• Dan, it is not at all similar to what Level3 did in 2010. The latter’s CDN was moving up the stack from the transport to the control layers in the WAN; from layers 1-2 to layers 3-4 (CDNs are just tradeoffs between transport capacity and switching/storage influenced by time or density issues). Comcast, by your own admission of focusing on last-mile traffic (on-net opportunities) is simply moving the vertical boundaries (WAN/MAN demarc) to the core. It is extending last-mile layer 1-2 monopolies into the core (a physical bottleneck) because it cannot move up the stack due to the nature of TCP/IP. It has nothing to do with economic benefit and efficiency. Just the opposite in fact.

    Please refer to my InfoStack framework on my website under models as it provides a useful way to understand and capture past, present and future business models and policy issues across service layer, geodensity, and market segment axis, while simultaneously dealing with supply convergence and demand divergence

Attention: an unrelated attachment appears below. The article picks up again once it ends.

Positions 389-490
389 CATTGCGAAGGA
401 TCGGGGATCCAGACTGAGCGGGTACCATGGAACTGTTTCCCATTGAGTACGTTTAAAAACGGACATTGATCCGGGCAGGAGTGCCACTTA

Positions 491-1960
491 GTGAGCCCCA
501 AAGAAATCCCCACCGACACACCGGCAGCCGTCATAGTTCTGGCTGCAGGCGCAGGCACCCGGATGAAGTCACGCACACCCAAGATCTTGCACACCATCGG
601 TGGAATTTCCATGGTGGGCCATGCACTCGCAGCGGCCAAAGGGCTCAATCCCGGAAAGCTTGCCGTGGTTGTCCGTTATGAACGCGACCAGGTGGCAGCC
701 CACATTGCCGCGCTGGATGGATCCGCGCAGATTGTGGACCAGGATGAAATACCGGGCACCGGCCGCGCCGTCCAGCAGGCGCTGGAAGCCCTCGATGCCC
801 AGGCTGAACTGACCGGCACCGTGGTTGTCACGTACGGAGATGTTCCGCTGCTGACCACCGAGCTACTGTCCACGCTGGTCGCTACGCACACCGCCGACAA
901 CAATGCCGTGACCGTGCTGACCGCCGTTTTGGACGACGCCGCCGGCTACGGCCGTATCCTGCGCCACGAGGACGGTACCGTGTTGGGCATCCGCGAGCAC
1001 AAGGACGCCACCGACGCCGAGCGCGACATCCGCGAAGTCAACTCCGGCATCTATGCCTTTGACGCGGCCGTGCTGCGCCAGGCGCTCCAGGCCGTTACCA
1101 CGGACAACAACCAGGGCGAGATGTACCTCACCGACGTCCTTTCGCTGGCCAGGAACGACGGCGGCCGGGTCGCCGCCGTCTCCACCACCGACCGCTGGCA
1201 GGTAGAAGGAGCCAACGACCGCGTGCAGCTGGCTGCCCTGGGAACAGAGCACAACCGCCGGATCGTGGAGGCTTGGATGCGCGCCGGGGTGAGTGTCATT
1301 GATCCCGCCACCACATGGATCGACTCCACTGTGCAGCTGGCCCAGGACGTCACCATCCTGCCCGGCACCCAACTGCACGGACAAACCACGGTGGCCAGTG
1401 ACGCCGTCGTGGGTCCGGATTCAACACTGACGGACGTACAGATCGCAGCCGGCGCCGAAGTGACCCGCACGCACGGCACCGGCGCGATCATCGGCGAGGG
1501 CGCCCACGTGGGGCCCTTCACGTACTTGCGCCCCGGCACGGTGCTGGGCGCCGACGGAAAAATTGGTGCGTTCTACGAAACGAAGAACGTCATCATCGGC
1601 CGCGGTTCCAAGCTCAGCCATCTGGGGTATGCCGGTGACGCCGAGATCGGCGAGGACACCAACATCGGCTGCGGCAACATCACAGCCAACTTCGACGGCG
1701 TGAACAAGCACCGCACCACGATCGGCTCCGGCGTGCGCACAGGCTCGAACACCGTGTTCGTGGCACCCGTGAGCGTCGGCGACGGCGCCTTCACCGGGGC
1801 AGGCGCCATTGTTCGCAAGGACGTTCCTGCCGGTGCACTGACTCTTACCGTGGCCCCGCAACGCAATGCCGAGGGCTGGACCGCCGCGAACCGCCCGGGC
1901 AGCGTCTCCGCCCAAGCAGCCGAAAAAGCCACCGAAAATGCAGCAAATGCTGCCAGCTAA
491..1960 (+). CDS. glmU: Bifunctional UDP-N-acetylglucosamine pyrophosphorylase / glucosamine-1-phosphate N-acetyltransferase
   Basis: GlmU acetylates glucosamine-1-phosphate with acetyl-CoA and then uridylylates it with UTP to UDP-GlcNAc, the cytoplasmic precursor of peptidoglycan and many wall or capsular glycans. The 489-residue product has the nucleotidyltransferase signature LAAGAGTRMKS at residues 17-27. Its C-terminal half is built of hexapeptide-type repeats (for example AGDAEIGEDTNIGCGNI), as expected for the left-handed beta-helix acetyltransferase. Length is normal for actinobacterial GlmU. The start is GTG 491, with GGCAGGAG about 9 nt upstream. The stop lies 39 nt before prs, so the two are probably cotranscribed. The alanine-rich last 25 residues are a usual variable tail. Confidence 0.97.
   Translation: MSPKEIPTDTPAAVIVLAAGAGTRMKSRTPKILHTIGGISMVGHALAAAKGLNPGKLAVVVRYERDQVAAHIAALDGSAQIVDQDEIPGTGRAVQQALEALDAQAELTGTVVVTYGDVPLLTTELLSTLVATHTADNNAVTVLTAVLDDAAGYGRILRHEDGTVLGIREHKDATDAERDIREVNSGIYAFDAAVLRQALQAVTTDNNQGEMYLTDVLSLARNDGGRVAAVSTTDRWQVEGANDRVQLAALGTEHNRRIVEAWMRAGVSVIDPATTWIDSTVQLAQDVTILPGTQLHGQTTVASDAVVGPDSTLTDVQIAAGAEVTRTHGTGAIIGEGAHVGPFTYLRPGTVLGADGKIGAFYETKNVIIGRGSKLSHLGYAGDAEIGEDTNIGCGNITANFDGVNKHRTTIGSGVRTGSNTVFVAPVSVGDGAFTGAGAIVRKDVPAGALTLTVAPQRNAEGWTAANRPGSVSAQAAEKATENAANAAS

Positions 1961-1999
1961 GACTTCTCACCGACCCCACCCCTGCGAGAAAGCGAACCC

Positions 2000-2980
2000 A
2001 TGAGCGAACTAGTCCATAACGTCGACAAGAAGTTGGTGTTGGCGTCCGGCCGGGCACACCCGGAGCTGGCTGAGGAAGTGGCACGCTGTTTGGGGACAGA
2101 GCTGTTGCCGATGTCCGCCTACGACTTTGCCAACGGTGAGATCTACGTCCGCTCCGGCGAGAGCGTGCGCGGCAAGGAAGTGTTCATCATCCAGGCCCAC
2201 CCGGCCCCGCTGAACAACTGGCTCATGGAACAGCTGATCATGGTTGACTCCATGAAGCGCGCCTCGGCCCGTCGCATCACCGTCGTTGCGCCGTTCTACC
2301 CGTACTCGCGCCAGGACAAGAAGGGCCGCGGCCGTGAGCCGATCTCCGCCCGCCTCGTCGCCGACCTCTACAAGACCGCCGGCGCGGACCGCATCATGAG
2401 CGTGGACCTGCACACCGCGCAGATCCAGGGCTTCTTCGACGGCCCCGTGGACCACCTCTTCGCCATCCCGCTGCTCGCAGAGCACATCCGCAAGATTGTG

All that said, I am actually in favor of some type of 2-way or bilateral settlements and prioritization. TCP/IP lacks price signals and incentives. It is dominated by advertising led revenues (in turn dominated by Google with access to our private data and usage), private enterprise solutions and edge-carrier interconnections. The core has scaled, but is not scaling well at the edge; with the exception of 802.11/ethernet. This inability for the internet to scale at the edge is solved by price signals which clear supply and demand north-south and east-west in the framework. A market-driven “balanced settlement” exchange model that would replace govt mandated access charges can only work if set by competitive market forces. And the latter can only work if interconnection occurs somewhere in the last mile.